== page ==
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Browse the 1966 Encyclopaedia of New Zealand
Graphic: An Encyclopaedia of New Zealand 1966.


This information was published in 1966 in An Encyclopaedia of New Zealand, edited by A. H. McLintock. It has not been corrected and will not be updated.

Up-to-date information can be found elsewhere in Te Ara.



The Word Maori

Williams in his Dictionary of the Maori Language records a number of meanings for the word Maori, the common one being normal, usual, ordinary, which is applied when talking of birds, trees, dogs, or men. Originally, therefore, maori tangata meant an ordinary man or a man native to the place in which he was living. If the pre-European Maori called himself anything, it could have been maori tangata. Early European visitors in their crude way abbreviated this to Maori and, although the term was in use before 1815, it did not appear in writing until 1850. Prior to this date the terms native or New Zealand were those used to indicate the native or aboriginal inhabitants of New Zealand, and it was not until the latter part of the nineteenth century that the term Maori came into common usage.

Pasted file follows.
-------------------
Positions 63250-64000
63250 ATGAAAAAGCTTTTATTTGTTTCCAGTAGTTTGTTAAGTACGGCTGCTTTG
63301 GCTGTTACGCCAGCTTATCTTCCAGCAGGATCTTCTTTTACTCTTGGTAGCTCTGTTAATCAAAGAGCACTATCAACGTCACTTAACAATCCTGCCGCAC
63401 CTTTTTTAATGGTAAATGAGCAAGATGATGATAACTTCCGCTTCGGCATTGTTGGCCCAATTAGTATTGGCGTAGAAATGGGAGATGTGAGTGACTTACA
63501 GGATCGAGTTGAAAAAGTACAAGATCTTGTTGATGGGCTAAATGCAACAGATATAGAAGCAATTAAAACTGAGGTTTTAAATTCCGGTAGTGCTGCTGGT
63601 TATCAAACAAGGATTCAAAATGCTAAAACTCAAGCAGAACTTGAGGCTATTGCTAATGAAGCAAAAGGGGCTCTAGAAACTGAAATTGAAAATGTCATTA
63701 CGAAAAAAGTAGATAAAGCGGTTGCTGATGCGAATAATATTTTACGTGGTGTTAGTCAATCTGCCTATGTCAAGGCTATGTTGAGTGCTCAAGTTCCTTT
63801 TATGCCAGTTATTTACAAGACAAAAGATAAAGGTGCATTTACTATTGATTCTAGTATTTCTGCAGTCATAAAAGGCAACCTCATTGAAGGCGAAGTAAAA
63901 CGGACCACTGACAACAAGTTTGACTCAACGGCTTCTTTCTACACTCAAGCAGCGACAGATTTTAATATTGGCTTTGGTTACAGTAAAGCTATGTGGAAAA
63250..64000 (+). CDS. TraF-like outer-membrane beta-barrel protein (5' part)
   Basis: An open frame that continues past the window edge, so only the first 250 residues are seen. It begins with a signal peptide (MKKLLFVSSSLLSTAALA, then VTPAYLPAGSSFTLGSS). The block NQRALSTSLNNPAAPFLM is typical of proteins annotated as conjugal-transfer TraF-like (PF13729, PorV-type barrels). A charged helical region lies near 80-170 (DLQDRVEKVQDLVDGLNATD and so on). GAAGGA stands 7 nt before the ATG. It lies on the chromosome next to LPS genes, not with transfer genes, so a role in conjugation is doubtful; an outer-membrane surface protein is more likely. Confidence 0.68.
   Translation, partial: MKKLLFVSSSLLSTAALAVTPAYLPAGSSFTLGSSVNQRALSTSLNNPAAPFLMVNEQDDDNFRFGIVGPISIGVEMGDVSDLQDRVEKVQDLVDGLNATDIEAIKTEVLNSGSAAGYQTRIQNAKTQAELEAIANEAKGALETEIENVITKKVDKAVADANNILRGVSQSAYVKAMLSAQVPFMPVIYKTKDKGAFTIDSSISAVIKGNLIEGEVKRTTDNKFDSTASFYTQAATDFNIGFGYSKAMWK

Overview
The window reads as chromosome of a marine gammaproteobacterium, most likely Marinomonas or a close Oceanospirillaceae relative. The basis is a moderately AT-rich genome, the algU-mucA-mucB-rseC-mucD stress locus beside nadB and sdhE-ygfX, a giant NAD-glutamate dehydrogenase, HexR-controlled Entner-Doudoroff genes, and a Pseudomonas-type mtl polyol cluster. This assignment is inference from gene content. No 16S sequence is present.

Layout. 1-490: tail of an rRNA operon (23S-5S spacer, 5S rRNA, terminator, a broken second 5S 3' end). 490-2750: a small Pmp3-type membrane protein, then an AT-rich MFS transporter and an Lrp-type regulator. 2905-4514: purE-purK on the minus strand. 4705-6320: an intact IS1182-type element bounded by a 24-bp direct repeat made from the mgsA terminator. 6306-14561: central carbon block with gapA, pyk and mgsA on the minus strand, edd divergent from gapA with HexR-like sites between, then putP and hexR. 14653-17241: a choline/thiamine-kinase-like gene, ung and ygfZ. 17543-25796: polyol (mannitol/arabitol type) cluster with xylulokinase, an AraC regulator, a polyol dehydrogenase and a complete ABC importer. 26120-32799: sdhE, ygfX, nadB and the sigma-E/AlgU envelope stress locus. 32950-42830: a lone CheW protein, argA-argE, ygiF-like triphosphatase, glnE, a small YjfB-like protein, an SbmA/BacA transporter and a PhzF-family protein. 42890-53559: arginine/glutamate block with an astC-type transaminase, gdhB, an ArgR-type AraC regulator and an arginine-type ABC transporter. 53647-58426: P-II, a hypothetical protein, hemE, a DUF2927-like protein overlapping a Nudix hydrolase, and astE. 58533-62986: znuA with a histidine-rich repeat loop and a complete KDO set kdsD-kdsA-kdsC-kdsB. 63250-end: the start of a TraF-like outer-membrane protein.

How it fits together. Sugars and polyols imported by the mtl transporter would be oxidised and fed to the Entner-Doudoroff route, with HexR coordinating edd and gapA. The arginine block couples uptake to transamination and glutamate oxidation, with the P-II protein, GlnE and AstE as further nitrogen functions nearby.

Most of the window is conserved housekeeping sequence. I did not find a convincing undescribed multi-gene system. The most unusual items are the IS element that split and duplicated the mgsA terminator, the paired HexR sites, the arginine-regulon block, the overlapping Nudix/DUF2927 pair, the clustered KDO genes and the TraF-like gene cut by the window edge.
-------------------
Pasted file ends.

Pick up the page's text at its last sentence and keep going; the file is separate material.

John Sidney Gully, M.A., DIP.N.Z.L.S., Assistant Chief Librarian, General Assembly Library, Wellington.

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